There is increasing evidence to suggest that we may see an extreme El Niño event later this year, which could make 2015 the hottest year on record. Given that surface warming has slowed and we continue to accrue energy, most of which is going into the oceans, this seems like something that has to happen at some stage in the not too distant future. The oceans do have a large heat capacity, but they can’t accrue most of the excess energy for ever and – if our emissions are increasing the energy imbalance – they can’t accrue an ever increasing fraction of the excess. At some point surface warming will have to accelerate and a sudden large El Niño event is certainly one way in which this could happen.
I looked through some of my older posts to see if I had discussed this is any detail previously. I came across a post about Judith Curry and the Ocean Heat Content, in which I essentially made this argument. Judith was suggesting that the sequestration of energy in the oceans might be fortuitous, and I was suggesting that that really didn’t make sense as it couldn’t continue indefinitely and surface warming would eventually have to catch up.
So, if we do have a big El Niño later this year which leads to 2015 being the hottest year on record, and the subsequent decade being the hottest decade on record, maybe I (and many others) could say “told you so”. You’d like to think that all the naysayers would at least acknowledge that they were wrong and that the surface warming slowdown was simply natural variability, and not some indicator of reduced climate sensitivity. Of course, what will likely happen is that they’ll respond with suggestions that this shows that Bob Tisdale’s ENSO model is correct, proving that they really don’t understand radiative physics.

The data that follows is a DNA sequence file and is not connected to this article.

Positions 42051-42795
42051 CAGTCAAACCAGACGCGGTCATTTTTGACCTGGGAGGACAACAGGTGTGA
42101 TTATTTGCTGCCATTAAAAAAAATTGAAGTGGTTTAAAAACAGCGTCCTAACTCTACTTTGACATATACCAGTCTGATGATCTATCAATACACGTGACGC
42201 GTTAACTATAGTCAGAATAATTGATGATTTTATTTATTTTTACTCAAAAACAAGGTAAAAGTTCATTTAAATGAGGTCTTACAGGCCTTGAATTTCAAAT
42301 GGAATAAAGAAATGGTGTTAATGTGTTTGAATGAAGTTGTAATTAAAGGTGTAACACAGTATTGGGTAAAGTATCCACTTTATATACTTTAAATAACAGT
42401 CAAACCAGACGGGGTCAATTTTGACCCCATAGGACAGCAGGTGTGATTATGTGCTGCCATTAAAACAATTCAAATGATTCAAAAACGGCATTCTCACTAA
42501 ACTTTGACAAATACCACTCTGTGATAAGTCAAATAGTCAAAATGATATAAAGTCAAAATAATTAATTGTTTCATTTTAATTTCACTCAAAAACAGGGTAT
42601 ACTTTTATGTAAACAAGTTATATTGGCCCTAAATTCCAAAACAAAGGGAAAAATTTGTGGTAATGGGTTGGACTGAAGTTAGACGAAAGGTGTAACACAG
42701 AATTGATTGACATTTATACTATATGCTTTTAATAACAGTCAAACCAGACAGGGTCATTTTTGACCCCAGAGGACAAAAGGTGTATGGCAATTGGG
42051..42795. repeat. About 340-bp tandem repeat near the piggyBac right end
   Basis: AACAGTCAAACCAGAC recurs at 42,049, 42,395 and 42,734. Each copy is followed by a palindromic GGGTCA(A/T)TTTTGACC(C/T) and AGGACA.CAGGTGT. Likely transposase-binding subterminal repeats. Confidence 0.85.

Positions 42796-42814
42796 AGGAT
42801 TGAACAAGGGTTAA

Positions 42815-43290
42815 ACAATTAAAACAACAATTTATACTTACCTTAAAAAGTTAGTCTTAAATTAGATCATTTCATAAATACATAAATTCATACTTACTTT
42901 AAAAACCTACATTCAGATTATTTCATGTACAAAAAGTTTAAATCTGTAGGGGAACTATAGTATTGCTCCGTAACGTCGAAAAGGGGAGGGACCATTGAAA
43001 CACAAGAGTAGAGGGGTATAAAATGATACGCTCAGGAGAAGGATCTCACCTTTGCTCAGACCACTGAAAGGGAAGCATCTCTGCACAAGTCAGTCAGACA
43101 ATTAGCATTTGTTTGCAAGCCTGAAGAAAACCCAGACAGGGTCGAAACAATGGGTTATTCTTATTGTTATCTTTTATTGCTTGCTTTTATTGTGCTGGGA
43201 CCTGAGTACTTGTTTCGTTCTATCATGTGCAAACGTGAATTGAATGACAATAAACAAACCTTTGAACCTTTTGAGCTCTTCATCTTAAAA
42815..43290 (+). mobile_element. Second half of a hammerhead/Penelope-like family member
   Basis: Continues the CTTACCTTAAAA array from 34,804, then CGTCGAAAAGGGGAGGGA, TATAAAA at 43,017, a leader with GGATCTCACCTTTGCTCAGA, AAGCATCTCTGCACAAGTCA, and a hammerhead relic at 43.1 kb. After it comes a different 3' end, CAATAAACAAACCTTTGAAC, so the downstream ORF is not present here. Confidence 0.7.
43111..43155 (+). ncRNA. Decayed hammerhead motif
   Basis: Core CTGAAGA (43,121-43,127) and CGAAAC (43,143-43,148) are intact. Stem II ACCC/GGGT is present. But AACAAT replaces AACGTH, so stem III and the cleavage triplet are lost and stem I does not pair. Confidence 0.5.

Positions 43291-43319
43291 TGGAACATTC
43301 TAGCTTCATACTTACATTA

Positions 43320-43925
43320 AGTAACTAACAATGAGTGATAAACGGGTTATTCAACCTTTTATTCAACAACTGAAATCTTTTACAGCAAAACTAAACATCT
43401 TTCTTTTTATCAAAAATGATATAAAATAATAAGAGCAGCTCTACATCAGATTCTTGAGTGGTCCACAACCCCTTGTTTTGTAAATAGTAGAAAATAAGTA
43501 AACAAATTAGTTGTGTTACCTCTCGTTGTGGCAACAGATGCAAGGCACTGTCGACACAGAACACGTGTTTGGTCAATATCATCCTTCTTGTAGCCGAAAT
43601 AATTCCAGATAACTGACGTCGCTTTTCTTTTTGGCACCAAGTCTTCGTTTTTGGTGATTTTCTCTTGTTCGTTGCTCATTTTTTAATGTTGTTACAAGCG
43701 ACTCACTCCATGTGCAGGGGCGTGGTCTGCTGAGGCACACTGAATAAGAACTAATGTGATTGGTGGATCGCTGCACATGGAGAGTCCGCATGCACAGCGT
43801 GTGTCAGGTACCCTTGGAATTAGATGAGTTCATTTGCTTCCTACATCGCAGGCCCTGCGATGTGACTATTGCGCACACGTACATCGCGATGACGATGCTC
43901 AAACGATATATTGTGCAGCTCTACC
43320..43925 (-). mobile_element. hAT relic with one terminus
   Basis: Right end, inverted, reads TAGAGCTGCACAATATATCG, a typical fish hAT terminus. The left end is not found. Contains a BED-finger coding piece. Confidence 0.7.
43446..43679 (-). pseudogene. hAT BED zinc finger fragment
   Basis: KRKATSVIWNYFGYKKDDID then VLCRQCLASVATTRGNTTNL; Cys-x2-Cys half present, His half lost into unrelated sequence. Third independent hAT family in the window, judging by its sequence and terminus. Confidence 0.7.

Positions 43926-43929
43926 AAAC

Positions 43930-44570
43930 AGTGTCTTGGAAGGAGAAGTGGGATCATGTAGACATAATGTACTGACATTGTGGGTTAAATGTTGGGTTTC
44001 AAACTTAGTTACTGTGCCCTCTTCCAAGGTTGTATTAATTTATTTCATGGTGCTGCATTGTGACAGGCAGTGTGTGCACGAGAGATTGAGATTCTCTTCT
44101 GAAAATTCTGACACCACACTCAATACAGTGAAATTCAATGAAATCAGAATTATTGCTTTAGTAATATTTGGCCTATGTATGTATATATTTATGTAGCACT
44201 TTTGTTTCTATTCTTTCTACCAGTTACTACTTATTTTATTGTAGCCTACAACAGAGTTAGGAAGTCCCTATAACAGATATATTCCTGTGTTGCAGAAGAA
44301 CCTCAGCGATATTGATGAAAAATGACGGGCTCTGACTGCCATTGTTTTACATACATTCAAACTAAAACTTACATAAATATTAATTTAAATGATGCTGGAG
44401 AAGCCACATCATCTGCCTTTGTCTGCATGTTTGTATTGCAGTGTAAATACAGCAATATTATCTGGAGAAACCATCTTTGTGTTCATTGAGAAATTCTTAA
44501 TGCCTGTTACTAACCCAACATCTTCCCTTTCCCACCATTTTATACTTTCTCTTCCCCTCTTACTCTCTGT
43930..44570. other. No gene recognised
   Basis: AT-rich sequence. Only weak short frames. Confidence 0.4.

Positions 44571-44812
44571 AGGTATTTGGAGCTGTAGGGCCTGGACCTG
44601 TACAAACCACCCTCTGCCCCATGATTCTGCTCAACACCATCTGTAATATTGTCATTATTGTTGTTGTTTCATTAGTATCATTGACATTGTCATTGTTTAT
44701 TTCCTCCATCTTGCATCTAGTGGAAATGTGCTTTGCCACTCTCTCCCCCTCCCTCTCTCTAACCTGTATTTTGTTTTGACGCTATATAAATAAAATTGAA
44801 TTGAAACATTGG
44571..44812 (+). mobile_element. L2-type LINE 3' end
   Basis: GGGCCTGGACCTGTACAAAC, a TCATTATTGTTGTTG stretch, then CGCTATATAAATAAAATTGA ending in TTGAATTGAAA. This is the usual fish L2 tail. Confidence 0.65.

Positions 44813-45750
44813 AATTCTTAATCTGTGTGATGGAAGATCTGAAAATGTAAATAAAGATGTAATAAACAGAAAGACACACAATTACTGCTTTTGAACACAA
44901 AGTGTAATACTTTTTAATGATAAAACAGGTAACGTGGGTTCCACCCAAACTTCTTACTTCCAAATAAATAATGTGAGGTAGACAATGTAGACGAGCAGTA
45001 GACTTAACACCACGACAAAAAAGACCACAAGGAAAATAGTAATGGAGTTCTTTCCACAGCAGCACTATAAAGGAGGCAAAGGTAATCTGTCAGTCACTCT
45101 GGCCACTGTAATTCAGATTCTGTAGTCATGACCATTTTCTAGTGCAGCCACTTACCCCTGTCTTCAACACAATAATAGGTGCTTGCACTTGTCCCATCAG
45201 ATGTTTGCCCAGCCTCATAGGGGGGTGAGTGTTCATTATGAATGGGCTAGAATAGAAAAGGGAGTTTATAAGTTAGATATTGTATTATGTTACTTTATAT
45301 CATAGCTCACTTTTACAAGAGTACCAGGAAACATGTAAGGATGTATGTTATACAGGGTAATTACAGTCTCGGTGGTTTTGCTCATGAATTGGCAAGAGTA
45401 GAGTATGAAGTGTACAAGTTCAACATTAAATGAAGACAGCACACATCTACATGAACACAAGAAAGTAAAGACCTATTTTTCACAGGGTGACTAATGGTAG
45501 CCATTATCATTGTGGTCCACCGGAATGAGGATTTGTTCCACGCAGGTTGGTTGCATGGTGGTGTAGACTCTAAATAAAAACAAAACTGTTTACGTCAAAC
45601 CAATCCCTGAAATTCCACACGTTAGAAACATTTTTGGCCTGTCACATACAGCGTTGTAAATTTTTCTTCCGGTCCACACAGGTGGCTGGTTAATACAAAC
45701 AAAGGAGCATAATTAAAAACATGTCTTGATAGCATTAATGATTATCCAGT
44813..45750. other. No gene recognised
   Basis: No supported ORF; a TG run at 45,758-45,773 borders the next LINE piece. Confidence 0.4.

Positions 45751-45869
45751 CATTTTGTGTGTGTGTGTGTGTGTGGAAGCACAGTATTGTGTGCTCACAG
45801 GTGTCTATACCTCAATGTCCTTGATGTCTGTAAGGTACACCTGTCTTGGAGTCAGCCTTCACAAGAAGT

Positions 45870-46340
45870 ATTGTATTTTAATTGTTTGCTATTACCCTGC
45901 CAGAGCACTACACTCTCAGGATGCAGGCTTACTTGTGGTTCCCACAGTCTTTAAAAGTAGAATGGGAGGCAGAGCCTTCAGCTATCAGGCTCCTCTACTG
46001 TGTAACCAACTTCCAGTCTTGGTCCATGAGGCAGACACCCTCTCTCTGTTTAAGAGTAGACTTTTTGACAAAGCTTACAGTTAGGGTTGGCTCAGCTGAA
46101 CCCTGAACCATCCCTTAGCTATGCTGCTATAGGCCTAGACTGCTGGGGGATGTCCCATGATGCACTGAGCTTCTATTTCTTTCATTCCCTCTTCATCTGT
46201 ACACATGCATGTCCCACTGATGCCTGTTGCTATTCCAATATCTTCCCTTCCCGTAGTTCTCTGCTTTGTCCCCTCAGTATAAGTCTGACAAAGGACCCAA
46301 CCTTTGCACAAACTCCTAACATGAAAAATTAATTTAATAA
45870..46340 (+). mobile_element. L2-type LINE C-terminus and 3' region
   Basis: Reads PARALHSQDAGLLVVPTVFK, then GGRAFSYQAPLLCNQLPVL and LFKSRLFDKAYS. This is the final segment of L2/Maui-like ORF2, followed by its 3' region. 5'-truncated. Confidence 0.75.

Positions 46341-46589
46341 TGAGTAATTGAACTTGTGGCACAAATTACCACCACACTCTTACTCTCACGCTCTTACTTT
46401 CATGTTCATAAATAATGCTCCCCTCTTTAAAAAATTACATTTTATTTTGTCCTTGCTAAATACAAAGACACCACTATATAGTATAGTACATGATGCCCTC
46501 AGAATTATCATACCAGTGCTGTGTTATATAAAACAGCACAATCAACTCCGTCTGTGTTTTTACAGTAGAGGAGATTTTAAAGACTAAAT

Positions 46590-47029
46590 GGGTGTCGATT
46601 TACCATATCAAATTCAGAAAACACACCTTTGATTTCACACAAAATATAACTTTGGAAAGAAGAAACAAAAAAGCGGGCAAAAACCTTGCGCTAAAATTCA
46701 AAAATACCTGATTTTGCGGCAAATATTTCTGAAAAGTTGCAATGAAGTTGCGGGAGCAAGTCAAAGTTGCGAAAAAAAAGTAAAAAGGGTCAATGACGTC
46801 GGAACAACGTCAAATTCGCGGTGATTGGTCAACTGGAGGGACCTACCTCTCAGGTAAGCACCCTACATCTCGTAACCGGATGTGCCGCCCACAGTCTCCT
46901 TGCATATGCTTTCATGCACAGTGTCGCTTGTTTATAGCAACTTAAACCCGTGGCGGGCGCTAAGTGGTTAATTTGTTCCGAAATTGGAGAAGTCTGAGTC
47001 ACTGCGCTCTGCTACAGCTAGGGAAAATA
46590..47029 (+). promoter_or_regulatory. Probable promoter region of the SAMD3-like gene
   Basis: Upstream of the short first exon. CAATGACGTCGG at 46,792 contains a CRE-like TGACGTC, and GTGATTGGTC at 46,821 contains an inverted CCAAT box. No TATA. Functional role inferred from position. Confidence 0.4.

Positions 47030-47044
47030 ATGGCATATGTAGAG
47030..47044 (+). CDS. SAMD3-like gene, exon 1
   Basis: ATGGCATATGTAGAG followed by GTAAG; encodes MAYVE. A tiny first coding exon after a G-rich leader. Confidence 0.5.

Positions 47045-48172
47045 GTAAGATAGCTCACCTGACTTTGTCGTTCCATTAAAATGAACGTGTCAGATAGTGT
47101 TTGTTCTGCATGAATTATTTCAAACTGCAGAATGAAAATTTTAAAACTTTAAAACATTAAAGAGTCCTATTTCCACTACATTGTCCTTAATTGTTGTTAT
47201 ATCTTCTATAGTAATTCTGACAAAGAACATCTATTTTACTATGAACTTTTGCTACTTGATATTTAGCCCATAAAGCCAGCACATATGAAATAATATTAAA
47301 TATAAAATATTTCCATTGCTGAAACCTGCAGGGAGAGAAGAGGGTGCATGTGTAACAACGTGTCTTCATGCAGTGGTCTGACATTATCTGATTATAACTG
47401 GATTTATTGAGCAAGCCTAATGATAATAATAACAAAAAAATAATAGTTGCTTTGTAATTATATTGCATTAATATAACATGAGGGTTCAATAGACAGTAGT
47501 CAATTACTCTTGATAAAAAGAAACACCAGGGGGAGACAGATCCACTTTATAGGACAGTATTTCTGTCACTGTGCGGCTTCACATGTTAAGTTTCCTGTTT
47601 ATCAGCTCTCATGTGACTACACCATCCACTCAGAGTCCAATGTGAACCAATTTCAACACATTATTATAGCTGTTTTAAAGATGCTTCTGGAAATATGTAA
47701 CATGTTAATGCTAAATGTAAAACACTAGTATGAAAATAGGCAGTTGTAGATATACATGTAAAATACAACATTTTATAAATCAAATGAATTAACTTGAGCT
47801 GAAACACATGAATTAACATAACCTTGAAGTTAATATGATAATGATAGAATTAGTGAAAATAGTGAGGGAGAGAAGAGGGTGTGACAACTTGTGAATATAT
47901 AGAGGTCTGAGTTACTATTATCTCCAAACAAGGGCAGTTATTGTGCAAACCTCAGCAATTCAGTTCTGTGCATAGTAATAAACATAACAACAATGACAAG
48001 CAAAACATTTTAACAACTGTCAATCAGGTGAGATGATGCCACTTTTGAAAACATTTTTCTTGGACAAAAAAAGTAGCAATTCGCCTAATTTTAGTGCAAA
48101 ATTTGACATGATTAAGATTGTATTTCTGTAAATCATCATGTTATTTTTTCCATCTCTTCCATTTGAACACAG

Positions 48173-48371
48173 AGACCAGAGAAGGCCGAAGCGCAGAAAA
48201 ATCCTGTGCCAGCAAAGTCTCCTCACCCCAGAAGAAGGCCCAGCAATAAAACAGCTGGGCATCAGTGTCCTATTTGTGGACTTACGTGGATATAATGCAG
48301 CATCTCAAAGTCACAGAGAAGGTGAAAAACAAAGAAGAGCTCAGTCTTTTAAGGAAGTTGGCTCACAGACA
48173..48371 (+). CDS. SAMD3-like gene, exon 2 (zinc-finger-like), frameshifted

At that stage one could then show them the Escalator which illustrates that surface warming is actually quite variable, but that there is still a long term warming trend. Of course there are still those who think that the escalator proves their point, so sometimes their lack of understanding of radiative physics is so poor that they don’t even realise how little they understand. Anyway, it will be an interesting year. A big El Niño later this year would be one of those clouds with a silver lining. It might put paid to all the confusion that the surface warming slowdown has caused, but would also indicate that the lower climate sensitivities are less likely to be correct. It might be good for things to be more certain but what that implies is not something we should be pleased about. I’ll finish with the escalator graphic, as that seems apt.